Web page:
is the name God used to identify Himself to Moses in Exodus 3:14. God is the I AM, which implies that He always has existed and always will be. He is the ever living, always present God. It carries with it the sense of presence. He is not just living and active, He wants to be close to us. To the Israelites, this was the most personal and intimate of all the names of God. While all other religions of the world have a deity figure that is far away and should be feared, we have a God that wants to be close to us and wants us to love Him. Our relationship with Him should include a proper degree of fear, but it is combined with love and intimacy. Our God is characterized by a perfect balance of holiness and kindness. The ancient Hebrews understood this multifaceted aspect of God’s character, and they correctly deduced that the name which communicates His closeness, His approachableness, and His desire for intimacy is worthy of being given the status of the loftiest of all names for God.


The name of God used here is a form of the name “Elohim” and means “your God.” In these situations I do not use the actual Hebrew form of the word because there are various forms possible and it might cause confusion.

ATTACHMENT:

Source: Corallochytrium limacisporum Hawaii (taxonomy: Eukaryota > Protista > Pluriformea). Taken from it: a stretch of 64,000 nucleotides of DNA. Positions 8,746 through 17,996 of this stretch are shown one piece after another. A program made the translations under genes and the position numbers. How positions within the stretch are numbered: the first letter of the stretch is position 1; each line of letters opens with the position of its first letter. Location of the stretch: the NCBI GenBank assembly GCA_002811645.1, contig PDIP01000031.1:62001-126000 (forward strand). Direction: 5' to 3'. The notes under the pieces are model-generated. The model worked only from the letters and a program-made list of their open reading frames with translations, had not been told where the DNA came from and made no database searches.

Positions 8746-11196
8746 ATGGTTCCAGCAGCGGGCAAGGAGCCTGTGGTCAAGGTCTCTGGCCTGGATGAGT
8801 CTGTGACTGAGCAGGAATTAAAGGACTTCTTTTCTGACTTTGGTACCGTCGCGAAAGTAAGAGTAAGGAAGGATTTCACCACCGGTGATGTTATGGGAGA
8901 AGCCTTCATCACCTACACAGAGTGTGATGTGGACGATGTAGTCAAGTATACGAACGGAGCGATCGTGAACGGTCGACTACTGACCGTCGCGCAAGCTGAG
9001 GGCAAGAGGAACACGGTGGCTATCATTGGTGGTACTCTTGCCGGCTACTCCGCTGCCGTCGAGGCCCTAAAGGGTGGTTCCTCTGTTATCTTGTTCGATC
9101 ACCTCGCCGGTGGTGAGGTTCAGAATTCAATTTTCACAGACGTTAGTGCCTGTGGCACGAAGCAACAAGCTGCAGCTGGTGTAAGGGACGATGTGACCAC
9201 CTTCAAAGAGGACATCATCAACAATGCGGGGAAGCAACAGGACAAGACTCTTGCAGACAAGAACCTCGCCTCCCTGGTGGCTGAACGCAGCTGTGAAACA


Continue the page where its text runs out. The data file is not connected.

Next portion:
The name “Egypt” means “siege, enclosure, defense, fortified,” also “besieged, fenced in.” is Egypt the one besieging others, or being besieged by others? Yes, it could be either one. I have chosen to go with the negative aspect of the name, the one that makes Egypt look bad rather than good. Egypt is often seen in Scripture as a representation of sin or evil. I have chosen to render this name in the paraphrase column in a way that reflects both the meaning of the name and the reputation as a place of sin.


James B. Prichard., The Ancient Near East, a New Anthology of Texts and Pictures, Vol. 2, p. 42.